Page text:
Cut Stress-Cut Sugar; Relaxation Exercises May Keep Diabetes in Check

Article excerpt

Byline: Mary Carmichael

Compared with other methods of managing diabetes--strict diets, insulin injections, vigilant blood-sugar monitoring--Richard Surwit's technique seems too easy to be true. It doesn't involve pills or shots. It doesn't technically require a doctor's supervision. And if you're a diabetic reading this, you can start treatment right now, just by taking a deep, relaxing breath. Feel better?

If Surwit is right, you should. By lowering stress, he argues, patients with diabetes, particularly type 2, can keep their illness in check. Stress raises the body's levels of cortisol and epinephrine and, via those hormones, the amount of glucose in the blood. Because diabetics cannot make enough insulin to metabolize the raised sugar levels, the sugar stays high long after the stress has ended.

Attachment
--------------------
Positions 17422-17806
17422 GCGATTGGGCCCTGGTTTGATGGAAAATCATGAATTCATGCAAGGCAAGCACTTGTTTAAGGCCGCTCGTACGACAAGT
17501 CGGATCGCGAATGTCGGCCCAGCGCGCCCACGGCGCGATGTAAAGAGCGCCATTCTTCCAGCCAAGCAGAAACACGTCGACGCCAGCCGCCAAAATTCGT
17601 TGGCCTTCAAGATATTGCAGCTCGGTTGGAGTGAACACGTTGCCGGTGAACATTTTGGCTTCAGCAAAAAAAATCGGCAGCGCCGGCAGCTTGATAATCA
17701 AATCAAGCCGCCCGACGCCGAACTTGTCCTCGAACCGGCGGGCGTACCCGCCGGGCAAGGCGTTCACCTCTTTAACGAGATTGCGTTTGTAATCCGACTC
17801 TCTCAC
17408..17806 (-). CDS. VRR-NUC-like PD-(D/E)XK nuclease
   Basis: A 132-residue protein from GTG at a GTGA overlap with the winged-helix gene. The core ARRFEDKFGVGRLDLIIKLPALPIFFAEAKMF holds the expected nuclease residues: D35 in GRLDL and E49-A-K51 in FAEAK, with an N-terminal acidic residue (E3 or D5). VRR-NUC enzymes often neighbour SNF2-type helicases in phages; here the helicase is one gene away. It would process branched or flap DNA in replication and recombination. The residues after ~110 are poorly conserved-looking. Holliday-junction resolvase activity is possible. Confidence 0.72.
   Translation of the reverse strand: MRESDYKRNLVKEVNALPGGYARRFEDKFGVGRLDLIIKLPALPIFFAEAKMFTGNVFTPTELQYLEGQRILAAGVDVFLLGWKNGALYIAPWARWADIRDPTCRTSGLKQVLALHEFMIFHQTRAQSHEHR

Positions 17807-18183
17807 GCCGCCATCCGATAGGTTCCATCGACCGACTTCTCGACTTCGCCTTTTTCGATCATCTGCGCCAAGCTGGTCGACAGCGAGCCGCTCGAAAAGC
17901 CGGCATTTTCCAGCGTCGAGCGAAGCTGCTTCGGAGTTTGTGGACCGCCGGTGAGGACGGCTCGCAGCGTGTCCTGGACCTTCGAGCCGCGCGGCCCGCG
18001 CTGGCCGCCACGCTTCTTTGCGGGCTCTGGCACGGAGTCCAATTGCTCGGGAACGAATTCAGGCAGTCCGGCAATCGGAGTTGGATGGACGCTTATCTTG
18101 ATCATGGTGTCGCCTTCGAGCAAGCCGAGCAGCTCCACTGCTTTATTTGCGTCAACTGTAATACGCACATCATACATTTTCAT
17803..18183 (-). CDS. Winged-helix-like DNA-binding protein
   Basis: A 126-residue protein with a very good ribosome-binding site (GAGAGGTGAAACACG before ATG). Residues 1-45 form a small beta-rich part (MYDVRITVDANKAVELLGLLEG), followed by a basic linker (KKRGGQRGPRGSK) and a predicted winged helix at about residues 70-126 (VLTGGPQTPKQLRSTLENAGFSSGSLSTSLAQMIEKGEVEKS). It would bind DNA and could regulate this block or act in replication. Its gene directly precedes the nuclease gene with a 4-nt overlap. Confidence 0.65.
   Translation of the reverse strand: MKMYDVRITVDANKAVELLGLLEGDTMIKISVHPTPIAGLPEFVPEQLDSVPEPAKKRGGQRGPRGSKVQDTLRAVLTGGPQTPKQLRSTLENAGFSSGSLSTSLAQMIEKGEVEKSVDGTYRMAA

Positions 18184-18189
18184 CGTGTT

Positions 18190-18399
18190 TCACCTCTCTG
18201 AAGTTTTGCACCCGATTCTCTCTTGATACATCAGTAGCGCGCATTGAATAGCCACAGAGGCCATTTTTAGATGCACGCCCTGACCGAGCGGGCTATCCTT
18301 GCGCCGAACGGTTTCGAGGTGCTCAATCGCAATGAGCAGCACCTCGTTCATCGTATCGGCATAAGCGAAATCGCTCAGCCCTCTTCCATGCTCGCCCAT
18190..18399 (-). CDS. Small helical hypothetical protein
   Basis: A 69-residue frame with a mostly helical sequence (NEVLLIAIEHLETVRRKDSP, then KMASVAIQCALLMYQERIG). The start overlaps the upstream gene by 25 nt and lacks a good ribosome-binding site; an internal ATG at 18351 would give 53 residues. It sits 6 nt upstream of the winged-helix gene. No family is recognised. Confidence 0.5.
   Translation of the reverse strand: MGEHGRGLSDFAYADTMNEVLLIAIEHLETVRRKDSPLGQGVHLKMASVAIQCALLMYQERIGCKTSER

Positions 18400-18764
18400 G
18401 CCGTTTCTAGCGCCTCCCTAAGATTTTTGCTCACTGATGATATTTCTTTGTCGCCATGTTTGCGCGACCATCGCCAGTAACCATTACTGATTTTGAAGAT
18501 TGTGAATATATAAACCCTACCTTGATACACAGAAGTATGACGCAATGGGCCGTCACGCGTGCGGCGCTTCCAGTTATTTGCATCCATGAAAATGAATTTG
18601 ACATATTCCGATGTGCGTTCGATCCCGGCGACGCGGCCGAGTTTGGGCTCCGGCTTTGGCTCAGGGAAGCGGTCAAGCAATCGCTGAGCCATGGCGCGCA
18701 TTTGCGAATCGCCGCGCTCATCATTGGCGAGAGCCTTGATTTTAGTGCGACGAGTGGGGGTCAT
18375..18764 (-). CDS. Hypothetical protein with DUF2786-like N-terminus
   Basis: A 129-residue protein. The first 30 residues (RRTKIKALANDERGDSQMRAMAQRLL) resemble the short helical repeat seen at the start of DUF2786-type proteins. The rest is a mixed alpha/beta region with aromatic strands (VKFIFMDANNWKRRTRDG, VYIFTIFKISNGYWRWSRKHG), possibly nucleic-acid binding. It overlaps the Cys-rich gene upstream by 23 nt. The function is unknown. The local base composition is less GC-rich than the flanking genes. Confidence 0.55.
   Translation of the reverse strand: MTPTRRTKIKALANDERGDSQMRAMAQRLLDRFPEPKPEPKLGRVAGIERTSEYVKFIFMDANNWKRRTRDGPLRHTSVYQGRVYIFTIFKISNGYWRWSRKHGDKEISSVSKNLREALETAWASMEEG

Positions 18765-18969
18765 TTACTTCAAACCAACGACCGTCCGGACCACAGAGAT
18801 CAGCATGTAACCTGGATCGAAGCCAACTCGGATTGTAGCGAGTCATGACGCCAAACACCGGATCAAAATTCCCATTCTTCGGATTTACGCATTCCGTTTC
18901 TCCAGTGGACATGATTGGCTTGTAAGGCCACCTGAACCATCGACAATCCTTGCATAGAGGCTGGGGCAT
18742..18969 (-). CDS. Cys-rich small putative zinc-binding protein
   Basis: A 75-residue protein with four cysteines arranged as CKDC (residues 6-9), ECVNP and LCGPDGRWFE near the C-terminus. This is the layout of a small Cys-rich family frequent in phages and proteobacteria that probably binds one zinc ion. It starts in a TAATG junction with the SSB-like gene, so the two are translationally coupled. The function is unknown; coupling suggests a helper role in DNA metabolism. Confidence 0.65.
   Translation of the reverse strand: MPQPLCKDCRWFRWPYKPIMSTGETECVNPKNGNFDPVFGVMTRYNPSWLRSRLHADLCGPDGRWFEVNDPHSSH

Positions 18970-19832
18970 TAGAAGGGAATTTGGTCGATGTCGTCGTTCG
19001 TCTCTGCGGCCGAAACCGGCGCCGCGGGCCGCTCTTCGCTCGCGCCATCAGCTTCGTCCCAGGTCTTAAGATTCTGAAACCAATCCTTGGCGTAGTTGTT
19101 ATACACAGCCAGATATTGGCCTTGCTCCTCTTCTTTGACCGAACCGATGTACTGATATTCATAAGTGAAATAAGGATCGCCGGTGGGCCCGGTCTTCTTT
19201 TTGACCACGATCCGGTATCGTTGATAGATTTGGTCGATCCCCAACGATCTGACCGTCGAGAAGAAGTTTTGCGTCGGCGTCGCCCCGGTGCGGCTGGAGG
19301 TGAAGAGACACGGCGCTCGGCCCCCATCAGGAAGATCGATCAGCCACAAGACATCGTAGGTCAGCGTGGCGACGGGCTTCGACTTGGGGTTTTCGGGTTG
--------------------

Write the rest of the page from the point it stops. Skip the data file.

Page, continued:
Surwit, a psychologist, first stumbled on the principle 25 years ago. Mind-body medicine was in its infancy, and he was frankly more interested in its potential for preventing heart disease. But a colleague, a Duke University endocrinologist, came to him with a challenge: a woman with diabetes who couldn't keep her blood sugar low even with a rigorous diet and standard treatment. When her work or home life turned stressful, her glucose levels shot out of control, leaving her hospitalized. The endocrinologist was at a loss to help his patient; after one week of bio-feedback and muscle relaxation with Surwit, she was stable enough to leave the hospital.

Today relaxation is used to combat everything from asthma to labor pains, but there's a stumbling block for diabetic patients: most insurance companies won't pay for Surwit's therapy, classifying it as experimental. Nonetheless, other doctors are starting to pick up the idea, using it in conjunction with more conventional remedies. And this year Surwit has made the treatment widely available in a different manner; he published a book this spring. …